credentials

CURRICULUM VITAE


credentials

PROFESSIONAL PRACTICE 2012- Municipal Arts Society, New York, N.Y. Planning and Design Fellow 2011-12 Columbia University, New York, N.Y. Research Assistant 2007-11 Richard McElhiney Architect LLC, New York, N.Y. Professional Staff-Junior Architect 2006-07 TBS Services Inc., Glenside, PA Professional Staff-Junior Architect 2004-06 Engineering and Design Institute, Philadelphia, PA Intern TECHNICAL SKILLS ESRI Software (ArcMap, ArcScene) Processing Software STATA Autodesk (AutoCAD 2005-2010) (VIZ) 3D Modeling Software: Sketchup, Rhino, 3DSMax Microsoft Office (2000-Windows 8) Adobe (Acrobat, Photoshop, Illustrator, In-Design) Woodshop & Carpentry MEMBERSHIPS OF PROFESSIONAL SOCIETIES LEED AP Certification, BD+C Planning Student Organization (PSO) American Planning Assocation (APA) American Institute of Architects (AIA) United States Green Building Council (USGBC) Leadership in Energy and Environmental Design (LEED) Architecture for Humanity COMMUNITY INVOLVEMENT 2012 APA, Planning Student Organization, Representative 2011 Volunteer, Statewide APA Convention 2011 Parking Day, Columbia University, NYC 2009- Volunteer, Architecture for Humanity, NYC 2008- Group Member & Competitor, Canstruction, NYC 2007- Volunteer, Habitat for Humanity, NYC 2007- Volunteer, Publi-Color, NYC 2006-07 Volunteer, Community Design Collaborative, Philadelphia, PA


PROFESSIONAL PROJECTS Civic 2010- 2009- 2009- 2009-

Diocese of Newark/Feasibility Study, Newark, NJ Jose V. Toledo Federal Office Building and U.S. Courthouse, San Juan, PR Clemente Ruiz Nazario Courthouse & Federico Degetau Federal Building, Hato Rey, PR Peter Rodino Federal Office Building, Newark, NJ

Academic 2008- Kent Place School/Mabie House & Middle School Renovations, Summit, NJ 2007- Firestone Library, Princeton University, Princeton, NJ 2006- Bole Hall, Rowan University, Glassboro, NJ 2006- Oak and Laurel Hall, Rowan University, Glassboro, NJ 2006- Science and Biology Buildings, The College of New Jersey, Ewing, NJ Corporate/Commercial 2008-09 Realization Center, Inc. Offices, Brooklyn, NY 2008- Lincoln International Offices, New York, NY 2007- Hanjin Shipping North American Headquarters Renovation, Paramus, NJ 2007- Realization Center, Inc., New York, NY 2006- Spring Ridge Corporate Center, Reading, PA 2006- 3-Mill Road, Wilmington, DE 2006- Restaurant Design, Feasibility Study, Las Cruces, NM 2006- Warehouse Renovation, Feasibility Study, North East Philadelphia, PA Residential 2010- Residence in Greenpoint/Feasibility Study, Brooklyn, NY 2010- Residence on Madison Ave/Owner’s Representative, New York, NY 2009- Residential Building/Renovation, New York, NY 2008- Private Residence Central Park West/Renovation, New York, NY 2007- Affordable Housing/Renovation, Newburgh, NY 2005-06 Blake House Renovation, Feasibility Study, Philadelphia, PA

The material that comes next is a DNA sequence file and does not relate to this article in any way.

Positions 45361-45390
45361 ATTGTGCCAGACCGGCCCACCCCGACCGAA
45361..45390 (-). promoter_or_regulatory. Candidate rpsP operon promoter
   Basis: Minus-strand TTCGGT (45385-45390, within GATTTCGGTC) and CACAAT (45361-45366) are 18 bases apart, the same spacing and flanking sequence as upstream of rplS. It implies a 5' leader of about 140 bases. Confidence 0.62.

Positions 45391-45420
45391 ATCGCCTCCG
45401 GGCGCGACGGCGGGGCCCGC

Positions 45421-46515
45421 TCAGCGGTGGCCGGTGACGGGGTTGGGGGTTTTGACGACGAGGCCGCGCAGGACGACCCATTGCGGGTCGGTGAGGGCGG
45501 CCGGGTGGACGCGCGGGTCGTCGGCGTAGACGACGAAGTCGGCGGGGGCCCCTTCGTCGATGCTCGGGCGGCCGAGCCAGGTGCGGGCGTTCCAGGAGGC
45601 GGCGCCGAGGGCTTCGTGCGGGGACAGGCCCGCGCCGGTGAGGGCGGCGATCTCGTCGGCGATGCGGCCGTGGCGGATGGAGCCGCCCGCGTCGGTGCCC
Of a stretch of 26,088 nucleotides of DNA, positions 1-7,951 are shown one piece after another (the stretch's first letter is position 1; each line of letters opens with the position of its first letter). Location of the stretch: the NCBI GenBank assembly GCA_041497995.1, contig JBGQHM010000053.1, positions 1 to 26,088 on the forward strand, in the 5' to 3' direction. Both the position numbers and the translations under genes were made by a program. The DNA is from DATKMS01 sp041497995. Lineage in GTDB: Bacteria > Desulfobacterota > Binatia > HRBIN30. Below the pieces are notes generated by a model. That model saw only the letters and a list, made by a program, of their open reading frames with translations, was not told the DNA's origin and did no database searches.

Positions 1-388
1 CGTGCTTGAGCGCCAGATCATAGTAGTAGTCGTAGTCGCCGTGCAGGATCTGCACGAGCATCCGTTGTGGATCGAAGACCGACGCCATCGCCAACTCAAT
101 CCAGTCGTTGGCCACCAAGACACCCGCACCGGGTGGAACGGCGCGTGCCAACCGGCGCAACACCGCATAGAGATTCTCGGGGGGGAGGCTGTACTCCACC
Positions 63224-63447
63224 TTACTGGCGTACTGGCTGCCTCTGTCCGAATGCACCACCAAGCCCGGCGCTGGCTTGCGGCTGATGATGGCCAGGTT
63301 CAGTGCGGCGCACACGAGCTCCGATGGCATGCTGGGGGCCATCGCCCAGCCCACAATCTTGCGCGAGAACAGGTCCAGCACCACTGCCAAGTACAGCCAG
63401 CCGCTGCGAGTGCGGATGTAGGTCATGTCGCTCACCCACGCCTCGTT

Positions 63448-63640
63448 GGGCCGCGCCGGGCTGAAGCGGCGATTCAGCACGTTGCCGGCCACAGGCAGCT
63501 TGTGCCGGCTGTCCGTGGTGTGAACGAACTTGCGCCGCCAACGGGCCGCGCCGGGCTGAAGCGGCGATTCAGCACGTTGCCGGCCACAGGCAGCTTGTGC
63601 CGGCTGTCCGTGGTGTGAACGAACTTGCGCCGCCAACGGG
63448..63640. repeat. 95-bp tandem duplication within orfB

credentials

HONORS AND AWARDS 2012-13 Columbia University Assistantship, Teaching Assistant for Intro to GIS 2007- Awarded Volunteer of the Year by the Community Design Collaborative 2006- Recipient of the Architecture Faculty award for Excellence in Sustainable Design 2006- School Finalist for the John Stewardson Memorial Competition in Architecture 2005- Chosen to speak at the Alumni Scholarship Dinner 2005- Recipient of the Harry Reimer Scholarship for academic achievement 2005- Appointed Vice-President of campus chapter of AIAS 2005- Green Advantage Certified Practitioner (GACP)


: architecture academic work

Artwork These pieces are from various art courses 2001-2013 that I have taken over the past 10 years. They range from still life and portraiture to Architectural perspective.